2017 voittajat: Alanin matkaraportti

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Alan Goldbetter palasi jo kotiinsa Suomeen Patagonian ekspeditiolta. Alanin alkuperäiset tavoitteet olivat Fitz Roy, NW Face (1550m 30˚ 6a+) ja Torre Central, W face, Rosso Di Sera (5.11, A3, 700m). Alla raportti reissusta:

Upon arriving in Patagonia it is not the dramatic landscape that first alerts the senses that one is far from home, nor is it the ever-constant companion of the wind. For me, it is always the light. The sunlight that shines across the vast, open grassland seems somehow to always be sharper, stronger, and more direct than in other places of the world. It was under this light, on a cloudless New Year’s day that my primary climbing partner, Tess Ferguson, and I arrived in El Chalten, Argentina. After days of travel and months of preparation, we had returned to the home of the iconic Fitz Roy and Torre Ranges. With a month-long stay ahead of us, we hoped to climb some of the area’s big-mountain routes, including an ascent of Fitz Roy via the Afanassieff Route.

Sunrise illuminates the East Face of Fitz Roy Range.

While we had our chosen objective, having already had the good fortune to visit this area two years prior, we had a solid idea how the climbing game was played. In Patagonia, you don’t often get to choose your objectives, but in a sense, the objective chooses you. The notoriously awful weather that on a normal day can bring winds and storms strong enough to shred tents and physically repel rope teams, dictates your selection wholly. The few periods of climbable weather (termed “weather windows”) tend to be scarce and brief. One must be honest about their own abilities in order to choose an appropriate objective that can be completed in the conditions and time limits that nature sets.

Wind and rain greet Tess Ferguson on the hike into the Torre Range.

During my month in the area I had quite good luck with the weather. Though the weather windows were short (none lasting longer than 48 hours), I had the opportunity to head into the hills four times during my stay. Each mission brought a slightly better understanding of the range, alpine climbing tactics, and my of own climbing abilities. During these times I successfully summited two peaks of the Fitz Roy Range; Guillaumet during the first window, and de l’S, during the last. The second window was spent camping on the Southern Patagonia Ice Field waiting for a break in the clouds that never came. Our goal had been to attempt a new route on the West Face of Bifida, a peak in the Torre Range. The third window involved an attempt of De l’S which saw my partner get to within 40 meters of the summit before wind forced us back down.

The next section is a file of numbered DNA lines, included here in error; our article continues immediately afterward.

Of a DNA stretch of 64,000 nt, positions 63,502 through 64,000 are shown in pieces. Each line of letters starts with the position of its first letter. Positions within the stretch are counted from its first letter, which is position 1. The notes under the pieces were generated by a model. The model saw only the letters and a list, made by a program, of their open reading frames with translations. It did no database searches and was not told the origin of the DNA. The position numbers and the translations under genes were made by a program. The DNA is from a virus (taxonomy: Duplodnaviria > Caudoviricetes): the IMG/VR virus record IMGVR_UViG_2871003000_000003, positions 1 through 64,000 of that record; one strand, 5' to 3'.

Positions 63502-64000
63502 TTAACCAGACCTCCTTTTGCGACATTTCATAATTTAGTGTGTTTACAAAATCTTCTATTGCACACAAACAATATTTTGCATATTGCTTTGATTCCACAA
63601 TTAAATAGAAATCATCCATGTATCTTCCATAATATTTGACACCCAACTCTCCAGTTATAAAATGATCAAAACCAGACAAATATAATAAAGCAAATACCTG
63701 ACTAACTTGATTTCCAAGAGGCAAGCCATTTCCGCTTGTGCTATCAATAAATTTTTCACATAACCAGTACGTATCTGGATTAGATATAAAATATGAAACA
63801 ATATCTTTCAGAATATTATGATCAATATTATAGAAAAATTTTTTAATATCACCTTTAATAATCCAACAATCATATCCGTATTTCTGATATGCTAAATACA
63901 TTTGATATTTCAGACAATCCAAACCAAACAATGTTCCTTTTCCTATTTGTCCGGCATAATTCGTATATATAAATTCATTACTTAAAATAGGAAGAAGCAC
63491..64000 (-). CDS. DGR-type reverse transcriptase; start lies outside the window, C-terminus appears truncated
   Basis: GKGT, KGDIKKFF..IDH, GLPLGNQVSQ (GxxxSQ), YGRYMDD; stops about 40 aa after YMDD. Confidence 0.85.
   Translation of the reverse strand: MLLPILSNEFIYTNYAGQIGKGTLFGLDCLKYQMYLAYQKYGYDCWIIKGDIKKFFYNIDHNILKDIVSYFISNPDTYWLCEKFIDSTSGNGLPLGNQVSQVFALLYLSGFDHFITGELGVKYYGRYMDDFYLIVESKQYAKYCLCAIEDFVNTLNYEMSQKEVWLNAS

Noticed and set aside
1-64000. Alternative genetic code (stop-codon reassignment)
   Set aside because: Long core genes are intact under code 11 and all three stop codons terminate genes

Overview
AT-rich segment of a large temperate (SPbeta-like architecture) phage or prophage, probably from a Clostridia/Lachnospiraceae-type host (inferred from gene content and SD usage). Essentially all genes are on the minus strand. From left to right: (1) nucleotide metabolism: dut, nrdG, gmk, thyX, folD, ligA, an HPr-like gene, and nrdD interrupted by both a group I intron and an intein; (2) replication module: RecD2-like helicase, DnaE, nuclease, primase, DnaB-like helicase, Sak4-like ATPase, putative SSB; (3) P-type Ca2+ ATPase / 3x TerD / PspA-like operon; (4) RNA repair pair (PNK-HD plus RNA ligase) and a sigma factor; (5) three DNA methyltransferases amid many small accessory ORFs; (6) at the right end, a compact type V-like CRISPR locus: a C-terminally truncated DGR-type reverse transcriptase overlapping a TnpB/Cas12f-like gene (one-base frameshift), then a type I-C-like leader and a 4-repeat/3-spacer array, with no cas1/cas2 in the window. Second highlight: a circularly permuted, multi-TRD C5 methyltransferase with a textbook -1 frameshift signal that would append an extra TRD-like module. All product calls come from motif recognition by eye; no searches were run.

Tess climbs the final summit snow slopes on Guillaumet.
Hard times on de l’S. Two pitches before we bailed on our first attempt. Photo by Tess Ferguson

With the month coming to an end, Tess and I departed for our second destination, Torres Del Paine National Park, Chile. Our objective was to climb the Central Tower of Paine via an aid-intensive, bigwall-style route. Having recently completed the Muir Wall route in Yosemite (VI, 5.10, C4), Tess and I hoped to improve upon our bigwall climbing skill sets with the additional challenges of a long approach, more remote location, and a harsher mountain environment.

A cold and beautiful alpine dawn lights up the Torre Range. Central Tower can be seen on the left.

During our twenty days in the Park, the first six were spent carrying our gear from one place to another. With food for nearly a month, equipment for camping, and a bigwall kit (including full aid rack, free climbing equipment, portaledge, haulbag, etc), it took the two of us three round-trip carries to get all the equipment into position.

Hauling loads to the base of the Towers.

Unfortunately for us, the weather proved to be quite awful during our remaining time in the the Park. The following week and a half brought only one break in the bad weather, but coming in on the tail end of a 30cm snowstorm, it was frustratingly impossible for us to use. Even so, we made every effort within reason to climb during our time there. On three different occasions we headed out, but each time we were shut down long before reaching the base of the route. During the down time we tried to stay active by going on reconnaissance missions in search of new climbing potential, but much of our time was still unavoidably spent tent-bound, waiting for an improved forecast. After ten days and with the outlook for the last week of our planned stay looking even worse than the previous weather, we made the hard decision to leave the park and return home early.

About to descend after our third and final attempt to climb in Torres Del Paine. Photo by Tess Ferguson.

A month later, while the sting of the disappointment is slowly beginning to fade, the lessons learned and experiences gained are still fresh in my mind. Every expedition, every attempt, every day spent in the mountains is a stepping stone to future successes. Already plans for the next trip are beginning to take shape, and undoubtedly the experiences from my two months in Patagonia will help to be better prepared, and ultimately have a more fulfilling experience on whatever mountains my future may hold. In closing, I would like to offer my most humble and sincere thank you to the Finnish Alpine Award committee and sponsors for this opportunity.

The majestic Andean Condor flies between the Central and South Tower of Paine.

Kiitos Alanille raportista ja toivotaan parempia säitä seuraavalle reissulle!

Lopuksi vielä lista Finnish Alpine Award yhteistyökumppaneista 2017:
Adventure Partners, Altitude Junkies, Aventura, Camu, Helsinki Adventure Night, La Sportiva Finland, Kiipeilyareena, Partioaitta ja Suomen Alppikerho